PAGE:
* Let me here repeat, for the subject is of paramount importance, that every portion of a sentence in the form of a simile or comparison,-every illustrative adverbial phrase, and every clause directly or collaterally descriptive, or explanatory, may be read parenthetically with great ad. vantage.
oʻbject is the u'niverse, which is strictly o'ne, (or bound together by infinite connections and correspondencies); and accor'dingly/ its natural progress is from o'ne/ to another-field of thou'ght; and/ wherever original po'wer (creative g'enius) ex'ists, the mi’nd (far from being distra'cted or oppressed by the var'iety of its acquis'itions) will see more and more co'mmon bearings/ and hidden and beautiful anʼalogies in all the o'bjects of kno'wledge—will see mutual ligʻht/ shed from truth to tr’uth, and will comp'el-us (with a kingly-power, whatever it understands,) to yield some tribute of pro'of, or illustration, or spleîndour, to whatever to'pic, it would unfo'ld.
ESTIMATE OF POETRY-MILTON'S OPINION.
DR. CHANNING. OF a'll God's gifts of i'ntellect, Milton esteemed poșeticalgenius the m'ost transce'ndent. He estee'med it/ in himself/ as a kind of inspir'ation, and wrote his great works/ with something of the conscious dignity of a prophet. We agree with M'ilton/ in his estimate of po'etry. It seems to us the divi'nest of all a'rts, fo'r/ it is the brea'thing or expres'sion-of that principle or se'ntiment, which is de'epest and subli'mest in human n'ature; we me'an of that thi’rst or aspira'tion, to which no mind is whoʻlly a stra'nger, for something pu’rer and lo'velier, something more po'werful, lo'fty, and thr’illing, than ordinary and re'al-life affo'rds. No doctrine is more com'mon/ among Chr'istians/ than that of ma'n's immortality, but/ it is not so generally understo'od, that the ger'ms or prin ciples of his whole f'uture-being, are now wrapped up in his s'oul, (as the ru'diments of the future plant in the sesed.) As a necessary resu'lt of this constit’ution, the soʻul (possessed and moved by these migʻhty/ though i'nfant e'nergies) is perpetually stretching beyo'nd/ what is present and v'isible, struggling against the bounds of its earthly prison-h'ouse, and seeking reli'ef and jo'y/ in imaginings of unse'en and ide'al-being. Thi'sview of our n'ature (which has never been fu'lly developed, and which goes further/ towards explaining the contradictions of human li'fe/ than all others) carries us to the very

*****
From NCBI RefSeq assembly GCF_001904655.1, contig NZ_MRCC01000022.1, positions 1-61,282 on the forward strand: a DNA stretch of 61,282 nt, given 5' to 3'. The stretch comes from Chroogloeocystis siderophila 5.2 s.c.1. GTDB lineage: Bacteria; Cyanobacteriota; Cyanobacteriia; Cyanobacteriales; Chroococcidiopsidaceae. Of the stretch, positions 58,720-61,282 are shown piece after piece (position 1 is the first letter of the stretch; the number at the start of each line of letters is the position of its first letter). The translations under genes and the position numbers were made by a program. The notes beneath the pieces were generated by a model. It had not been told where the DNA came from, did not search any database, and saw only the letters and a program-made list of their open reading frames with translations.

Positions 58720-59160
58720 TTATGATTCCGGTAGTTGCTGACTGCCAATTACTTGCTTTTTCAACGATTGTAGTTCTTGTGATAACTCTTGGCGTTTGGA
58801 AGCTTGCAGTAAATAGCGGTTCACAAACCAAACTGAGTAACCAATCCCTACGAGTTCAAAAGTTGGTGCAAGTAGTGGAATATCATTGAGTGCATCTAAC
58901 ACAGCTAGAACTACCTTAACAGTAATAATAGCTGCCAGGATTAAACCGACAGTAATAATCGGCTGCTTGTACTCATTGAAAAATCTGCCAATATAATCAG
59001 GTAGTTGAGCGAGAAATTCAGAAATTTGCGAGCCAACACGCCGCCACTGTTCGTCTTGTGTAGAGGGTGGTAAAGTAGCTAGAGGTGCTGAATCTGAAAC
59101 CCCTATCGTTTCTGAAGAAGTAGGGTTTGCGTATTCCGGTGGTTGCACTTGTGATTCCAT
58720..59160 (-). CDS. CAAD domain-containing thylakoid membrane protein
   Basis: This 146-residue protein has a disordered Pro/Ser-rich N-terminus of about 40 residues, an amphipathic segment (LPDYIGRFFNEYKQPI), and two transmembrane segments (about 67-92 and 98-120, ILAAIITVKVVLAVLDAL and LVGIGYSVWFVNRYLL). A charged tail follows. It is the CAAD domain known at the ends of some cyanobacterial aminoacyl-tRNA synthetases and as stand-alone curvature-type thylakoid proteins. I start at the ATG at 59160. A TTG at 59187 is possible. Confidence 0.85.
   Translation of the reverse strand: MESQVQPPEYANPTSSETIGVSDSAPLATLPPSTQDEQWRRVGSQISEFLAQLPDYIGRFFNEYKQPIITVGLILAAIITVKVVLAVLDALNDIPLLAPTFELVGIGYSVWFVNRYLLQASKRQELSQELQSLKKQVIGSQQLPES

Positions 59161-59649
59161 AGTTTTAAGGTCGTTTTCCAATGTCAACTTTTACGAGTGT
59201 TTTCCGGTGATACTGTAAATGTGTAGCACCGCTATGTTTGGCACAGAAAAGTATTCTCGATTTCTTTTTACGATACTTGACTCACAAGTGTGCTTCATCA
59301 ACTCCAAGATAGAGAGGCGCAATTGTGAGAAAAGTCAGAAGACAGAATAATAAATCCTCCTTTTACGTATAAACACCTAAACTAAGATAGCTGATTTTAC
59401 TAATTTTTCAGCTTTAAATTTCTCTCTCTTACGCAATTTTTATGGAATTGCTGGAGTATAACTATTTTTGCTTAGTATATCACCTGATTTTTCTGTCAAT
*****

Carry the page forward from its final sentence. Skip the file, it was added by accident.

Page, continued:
found'ation and so'urces-of-poetry. He/ who cannot inteʻrpret (by his own coʻnsciousness) what we have now sa'id, wants the
tru`e key to woʻrks of ge'nius. He has not penetrated those sacred reces'ses of the so'ul, where poetry is bo‘rn and no'urished, and inhales immortal vigour, and wings herself for her be'avenward-flight. In an intellectual na'ture, (framed for krogress and for hig'her-modes of b’eing,) there must be creative e'nergies, powers of ori’ginal and e'ver-growing thoʻught; and poșetry is the foʻrm/ in which these e'nergies are chiefly ma'nifested. It is the glorious prerogative of this ar't, that it “makes all things ne'w,” for the gratification of a di'vine ins'tinct. It inde'ed finds its e'lements/ in what it actually se'es and expe'riences, (in the worlds of ma'tter and mi’nd :) but/ it comb'ines and blen'ds-these/ into new for’ms/ and according to n'ew a'ffinities; breaks do'wn (if we may so s'ay) the distin'ctions and bou'nds of n’ature ; imparts to material oʻbjects life, and se'ntiment, and emoʻtion, and invests the mind with the po'wers and splen'dours-of the ou^tward cre'ation; describes the surrounding u'niverse in the colours/* which the passions throw o'ver it, and depicts the mind, in those modes of repo'se or agita'tion, of ten'derness or sublime em'otion, which manifests its thi'rst/ for a more po'werful and jo'yful exi'stence. To a man of a li'teral and prosa'ic ch'aracter, the mind may seem law'less/ in these wo'rkings; but/ it observes hig'her-laws/ than it transgreosses, (the law's of the immortal in'tellect ;) it is trying and deve'loping its best fa' culties; a'nd/ in the objects, which it describes, or in the emo'tions/ which it aw'akens, anticipates those states of progressive power, sple'ndour, bea'uty and ha'ppiness, for which/ it was crea'ted.
We accordingly believe that p'oetry (far from injuring soc'iety) is one of the great instruments of its refi'nement and exaltation. It lifts the mind above o'rdinary-life, gives it a res'pite from pressing ca'res, and awakens the consciousness of its affi'nity/ with what is p'ure and no'ble. In its legi'timate and hi`ghest e'fforts, it has the same tendency and ai'm/ with Christia'nity; that is, to spir'itualize our nature. Tru'e ; poetry has been made the instrument of v'ice, the pander of ba'd-passions ; b'ut/ when genius thus sto'ops/, it dim's its fi'res, and parts with mu'ch of its po'wer; and/ even when poetry is enslaved to lice'ntiousness or misan’thropy, she cannot whoʻlly forget her
* The relative pronouns, in whatever case they occur, require a pause before them, except when preceded by of; as “ of whom," " of which,” &